According to Bar-Tal and Teichman (2005, p. 22), such stereotypes can also be referred to as psychological intergroup repertoires in which group members hold certain views of other groups, and thus, these repertoires tend to determine the development of relationships/interactions between members of different groups. Accordingly, the intergroup repertoire determines the nature of interpersonal interactions between members of different groups, and subsequently, influences the behavior of one group in the presence of another.
In most cases, the intergroup repertoires have been implicated in the development of negative behaviors observed between Americans and people from other continents especially Arabs, and eventually leading to intergroup exploitation, genocide, and discrimination. Overall, it is important for one cultural group to respect the behaviors, values and beliefs of other groups to allow for peaceful co-existence in the world.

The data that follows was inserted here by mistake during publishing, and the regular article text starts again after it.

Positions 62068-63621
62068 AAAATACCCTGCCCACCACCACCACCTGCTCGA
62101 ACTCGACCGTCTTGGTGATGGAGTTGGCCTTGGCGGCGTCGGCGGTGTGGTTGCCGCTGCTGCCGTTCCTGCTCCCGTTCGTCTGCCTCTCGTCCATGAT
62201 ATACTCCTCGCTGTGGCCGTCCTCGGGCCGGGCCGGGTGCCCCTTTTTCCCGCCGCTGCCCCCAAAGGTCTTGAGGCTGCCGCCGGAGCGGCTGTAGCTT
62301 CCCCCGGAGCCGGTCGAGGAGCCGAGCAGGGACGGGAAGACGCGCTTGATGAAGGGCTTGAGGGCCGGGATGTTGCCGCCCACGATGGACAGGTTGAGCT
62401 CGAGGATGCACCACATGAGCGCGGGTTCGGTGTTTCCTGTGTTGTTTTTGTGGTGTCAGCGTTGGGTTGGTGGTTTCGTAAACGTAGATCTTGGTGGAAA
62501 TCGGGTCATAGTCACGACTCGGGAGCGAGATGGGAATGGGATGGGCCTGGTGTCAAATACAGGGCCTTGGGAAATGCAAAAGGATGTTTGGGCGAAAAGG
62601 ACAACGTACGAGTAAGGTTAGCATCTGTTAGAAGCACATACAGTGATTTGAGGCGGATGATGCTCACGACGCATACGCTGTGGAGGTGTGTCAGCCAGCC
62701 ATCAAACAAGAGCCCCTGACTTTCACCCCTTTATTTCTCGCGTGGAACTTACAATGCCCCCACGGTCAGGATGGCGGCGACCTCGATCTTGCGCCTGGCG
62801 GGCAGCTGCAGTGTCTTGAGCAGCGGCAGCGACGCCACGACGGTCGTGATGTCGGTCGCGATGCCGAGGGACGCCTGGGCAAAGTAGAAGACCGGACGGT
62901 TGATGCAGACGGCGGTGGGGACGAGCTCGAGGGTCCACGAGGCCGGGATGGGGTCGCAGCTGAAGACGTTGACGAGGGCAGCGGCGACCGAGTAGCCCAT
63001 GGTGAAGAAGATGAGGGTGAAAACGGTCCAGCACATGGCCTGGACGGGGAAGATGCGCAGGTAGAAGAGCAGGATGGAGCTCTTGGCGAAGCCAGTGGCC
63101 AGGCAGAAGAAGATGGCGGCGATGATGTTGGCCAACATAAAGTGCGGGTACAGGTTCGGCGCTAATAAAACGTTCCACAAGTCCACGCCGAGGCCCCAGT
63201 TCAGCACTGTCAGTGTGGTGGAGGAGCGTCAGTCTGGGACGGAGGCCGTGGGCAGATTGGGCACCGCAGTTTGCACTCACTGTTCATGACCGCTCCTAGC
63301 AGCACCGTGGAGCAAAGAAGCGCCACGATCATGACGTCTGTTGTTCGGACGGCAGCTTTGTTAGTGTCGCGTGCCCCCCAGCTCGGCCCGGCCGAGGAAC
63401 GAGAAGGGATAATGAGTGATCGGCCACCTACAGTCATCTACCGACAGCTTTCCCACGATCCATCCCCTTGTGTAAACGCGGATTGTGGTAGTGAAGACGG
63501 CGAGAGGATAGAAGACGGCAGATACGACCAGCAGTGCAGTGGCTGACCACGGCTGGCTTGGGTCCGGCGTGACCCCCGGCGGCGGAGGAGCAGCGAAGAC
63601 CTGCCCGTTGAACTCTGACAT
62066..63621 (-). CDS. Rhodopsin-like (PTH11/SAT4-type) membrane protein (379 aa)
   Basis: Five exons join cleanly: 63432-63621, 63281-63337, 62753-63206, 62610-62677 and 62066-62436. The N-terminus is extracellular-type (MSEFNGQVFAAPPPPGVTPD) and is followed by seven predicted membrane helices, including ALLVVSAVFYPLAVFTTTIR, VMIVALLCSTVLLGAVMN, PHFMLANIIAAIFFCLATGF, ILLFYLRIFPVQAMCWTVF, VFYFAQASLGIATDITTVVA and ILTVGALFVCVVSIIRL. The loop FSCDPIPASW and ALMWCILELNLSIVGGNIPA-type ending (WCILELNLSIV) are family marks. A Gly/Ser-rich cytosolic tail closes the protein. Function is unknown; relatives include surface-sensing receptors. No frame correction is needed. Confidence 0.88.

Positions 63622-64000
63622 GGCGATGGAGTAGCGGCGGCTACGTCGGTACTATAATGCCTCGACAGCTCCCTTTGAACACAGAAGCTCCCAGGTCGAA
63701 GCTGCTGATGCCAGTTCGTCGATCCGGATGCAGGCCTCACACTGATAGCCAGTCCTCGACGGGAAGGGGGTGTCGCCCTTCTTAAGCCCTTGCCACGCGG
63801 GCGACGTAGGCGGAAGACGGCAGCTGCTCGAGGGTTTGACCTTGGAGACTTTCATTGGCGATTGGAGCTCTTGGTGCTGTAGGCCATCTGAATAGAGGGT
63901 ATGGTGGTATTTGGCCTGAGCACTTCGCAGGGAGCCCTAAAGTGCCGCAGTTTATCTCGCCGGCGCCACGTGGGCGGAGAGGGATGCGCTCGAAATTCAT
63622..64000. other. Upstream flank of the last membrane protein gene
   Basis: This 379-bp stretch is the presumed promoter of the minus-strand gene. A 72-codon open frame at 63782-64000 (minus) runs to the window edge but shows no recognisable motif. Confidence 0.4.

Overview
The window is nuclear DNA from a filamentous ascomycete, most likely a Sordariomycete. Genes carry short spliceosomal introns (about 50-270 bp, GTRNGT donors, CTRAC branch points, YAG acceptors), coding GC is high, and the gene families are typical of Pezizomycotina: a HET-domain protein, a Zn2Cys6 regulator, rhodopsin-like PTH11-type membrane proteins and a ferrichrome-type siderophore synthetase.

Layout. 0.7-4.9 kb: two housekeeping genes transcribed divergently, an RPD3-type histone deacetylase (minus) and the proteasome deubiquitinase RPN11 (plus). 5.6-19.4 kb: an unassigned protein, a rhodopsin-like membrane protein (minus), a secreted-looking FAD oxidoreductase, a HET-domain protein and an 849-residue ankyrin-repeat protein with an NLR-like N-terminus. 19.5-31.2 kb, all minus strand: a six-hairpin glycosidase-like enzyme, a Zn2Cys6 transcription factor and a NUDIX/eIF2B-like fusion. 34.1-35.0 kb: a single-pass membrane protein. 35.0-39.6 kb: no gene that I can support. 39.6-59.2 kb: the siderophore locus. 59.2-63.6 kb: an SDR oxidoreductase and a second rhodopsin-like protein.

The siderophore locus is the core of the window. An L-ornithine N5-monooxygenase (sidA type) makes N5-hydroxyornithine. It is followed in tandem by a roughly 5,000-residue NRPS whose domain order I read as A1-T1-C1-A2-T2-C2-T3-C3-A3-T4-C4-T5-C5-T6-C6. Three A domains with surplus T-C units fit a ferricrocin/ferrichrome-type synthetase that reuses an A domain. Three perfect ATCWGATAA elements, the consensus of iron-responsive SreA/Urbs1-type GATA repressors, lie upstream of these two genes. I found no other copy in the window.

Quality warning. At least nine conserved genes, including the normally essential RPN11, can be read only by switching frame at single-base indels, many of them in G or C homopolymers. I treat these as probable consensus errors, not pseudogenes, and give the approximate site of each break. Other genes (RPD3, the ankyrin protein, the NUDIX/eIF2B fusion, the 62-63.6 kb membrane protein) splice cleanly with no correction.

Bar-Tal, D., & Teichman, Y. (2005). Stereotypes and prejudice in conflict: Representations of Arabs in Israel Jewish Society. New York: Cambridge University Press. Web.
Jost, J.T., & Banaji, M.R. (1994). The role of stereotyping in system-justification and the production of false consciousness. The British Journal of Social Psychology, 33(1), 1-27. Web.
Mayer, P. (2004). Socialization: The approach from social anthropology. London: Routledge. Web.